Veterans Curry, Green eager to lead new-look Warriors
SAN FRANCISCO (AP) — Stephen Curry knows how different this season will be.
He realizes many aren't considering the Golden State Warriors a clear contender even following five straight trips to the NBA Finals.
Klay Thompson is recovering from surgery for a torn ACL in his left knee and likely will be sidelined well into next year.
There's also a new arena. In another city, no less, with the Warriors moving from Oakland across San Francisco Bay to sparkling new Chase Center.
Not that Curry is expending too much energy on these potential distractions. The two-time MVP plans to keep the Warriors a consistent winner even with all the change.
At age 31, Curry is the old guy around Golden State, and new backcourt mate D'Angelo Russell can't wait to learn from the two-time MVP.
"Stop reminding me!" Curry said emphatically of his senior status.
"Just hearing it is weird, but I'm still young. I wake up every day with a smile on my face, with the opportunity I have in front of me, being in my prime, being able to play basketball at the highest level and do it with this team and in front of our fan base, and I know I have a lot, a lot of years left at this level," he said. "It doesn't change anything but just makes me laugh, and for people to notice some gray hairs that might pop out every once in a while. But other than that, it's kind of business as usual."
Still, general manager Bob Myers acknowledges it's not realistic for any team to remain elite all the time.
"It's a new dawn for us, but it's OK," Myers said. "We haven't been in this position for five years. It's going to be fun. It doesn't mean it's going to be easy. Because when you have young players there's a learning curve to their growth, to their NBA experience."
Here are some things to watch for as the Warriors begin a new era of sorts:
Draymond Green, who received a $100 million, four-year extension, said all along he would like to retire with the Warriors, and committing to playing with Curry and Thompson for the immediate future means a lot. Thompson stayed put on a $190 million deal spanning the next five years.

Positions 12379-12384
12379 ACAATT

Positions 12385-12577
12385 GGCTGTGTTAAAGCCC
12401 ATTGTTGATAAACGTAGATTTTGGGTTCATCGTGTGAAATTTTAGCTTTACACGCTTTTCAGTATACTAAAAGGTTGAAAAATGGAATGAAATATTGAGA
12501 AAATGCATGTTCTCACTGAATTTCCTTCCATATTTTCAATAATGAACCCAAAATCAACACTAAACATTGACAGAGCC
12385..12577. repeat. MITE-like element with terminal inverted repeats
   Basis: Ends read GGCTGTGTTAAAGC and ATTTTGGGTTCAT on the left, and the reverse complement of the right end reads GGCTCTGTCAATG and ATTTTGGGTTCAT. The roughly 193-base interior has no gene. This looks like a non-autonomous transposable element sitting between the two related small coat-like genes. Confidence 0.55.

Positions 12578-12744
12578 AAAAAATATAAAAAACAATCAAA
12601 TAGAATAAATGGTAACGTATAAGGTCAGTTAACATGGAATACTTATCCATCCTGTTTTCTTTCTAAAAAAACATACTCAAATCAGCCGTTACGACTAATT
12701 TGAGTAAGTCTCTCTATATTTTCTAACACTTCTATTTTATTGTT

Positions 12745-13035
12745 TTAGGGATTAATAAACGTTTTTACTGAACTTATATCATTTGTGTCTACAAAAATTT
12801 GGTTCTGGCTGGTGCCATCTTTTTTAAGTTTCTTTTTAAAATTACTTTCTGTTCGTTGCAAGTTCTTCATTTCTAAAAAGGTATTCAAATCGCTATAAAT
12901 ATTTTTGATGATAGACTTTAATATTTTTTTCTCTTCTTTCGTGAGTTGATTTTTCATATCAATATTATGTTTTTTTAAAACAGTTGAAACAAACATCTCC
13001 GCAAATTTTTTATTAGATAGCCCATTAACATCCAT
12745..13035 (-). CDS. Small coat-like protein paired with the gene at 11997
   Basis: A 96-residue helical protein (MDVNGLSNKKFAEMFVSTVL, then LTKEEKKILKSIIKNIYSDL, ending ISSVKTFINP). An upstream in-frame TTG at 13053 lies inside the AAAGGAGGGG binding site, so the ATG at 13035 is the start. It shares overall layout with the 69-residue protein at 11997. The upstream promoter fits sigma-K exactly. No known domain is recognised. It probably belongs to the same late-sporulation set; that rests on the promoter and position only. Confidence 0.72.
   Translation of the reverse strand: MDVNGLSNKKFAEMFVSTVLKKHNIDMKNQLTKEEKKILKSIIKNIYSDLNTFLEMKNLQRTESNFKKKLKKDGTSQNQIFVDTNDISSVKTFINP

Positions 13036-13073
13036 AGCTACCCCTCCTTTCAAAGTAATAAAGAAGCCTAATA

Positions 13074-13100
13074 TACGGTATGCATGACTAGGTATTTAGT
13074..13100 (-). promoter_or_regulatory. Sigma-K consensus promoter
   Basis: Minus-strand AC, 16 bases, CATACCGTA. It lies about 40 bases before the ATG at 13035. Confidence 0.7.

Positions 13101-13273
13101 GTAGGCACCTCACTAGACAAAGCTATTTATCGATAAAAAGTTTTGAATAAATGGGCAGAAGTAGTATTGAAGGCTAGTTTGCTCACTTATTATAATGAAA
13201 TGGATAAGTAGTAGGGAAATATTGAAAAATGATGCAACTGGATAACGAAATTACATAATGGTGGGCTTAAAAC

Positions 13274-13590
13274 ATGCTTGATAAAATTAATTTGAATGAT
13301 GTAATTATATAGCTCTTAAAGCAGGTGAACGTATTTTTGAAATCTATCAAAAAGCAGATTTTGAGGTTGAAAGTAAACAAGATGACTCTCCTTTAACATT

Not having to think about what's next allows Green to focus just on basketball.
"I didn't want to come into this season dealing with all of that stuff. It kind of becomes a headache," he said. "It definitely played a little part in it, and just understanding what was best for myself and my family and for this organization. You know, I think I've said a million times now, I want to be here for my entire career. What makes that possible? What makes that more realistic? I think this did."
Thompson was injured June 13 in the deciding Game 6 of the Warriors' NBA Finals loss to the Toronto Raptors. The Warriors don't expect him back until at least after the All-Star break.
Thompson plans to be smart about his return from a July 2 surgery, even though he is someone who never likes to miss time.
"I've become much more sympathetic to all athletes at all levels who go through a major injury or surgery. It's not fun, and it really tests your patience," Thompson said. "But it's our job to come back even stronger, and the team has faith in me to do that."
Losing two-time NBA Finals MVP Durant leaves a huge void.
Russell is ready to take on a large role, while also learning from Curry, Green and Thompson about how things work with Golden State.
"For any young player coming into the league, I think it's a luxury to have guys of that caliber to just learn from, kind of just to watch and just pick their brains any time," Russell said. "It's a luxury to have because you can easily come into the league and not have that."
Moving to Chase Center will be a big adjustment, too.
"It's still always bittersweet for sure, because I've spent 10 years here," Curry said. "I remember my first training camp with Don Nelson and Kelenna Azubuike and that whole roster and now 10 years later all that we've been able to accomplish. A lot of guys that have come through this organization and help us win championships, a lot of memories. ... It's still kind of down the road where you can't really understand what it's going to look like, what it's going to feel like to go to a different building."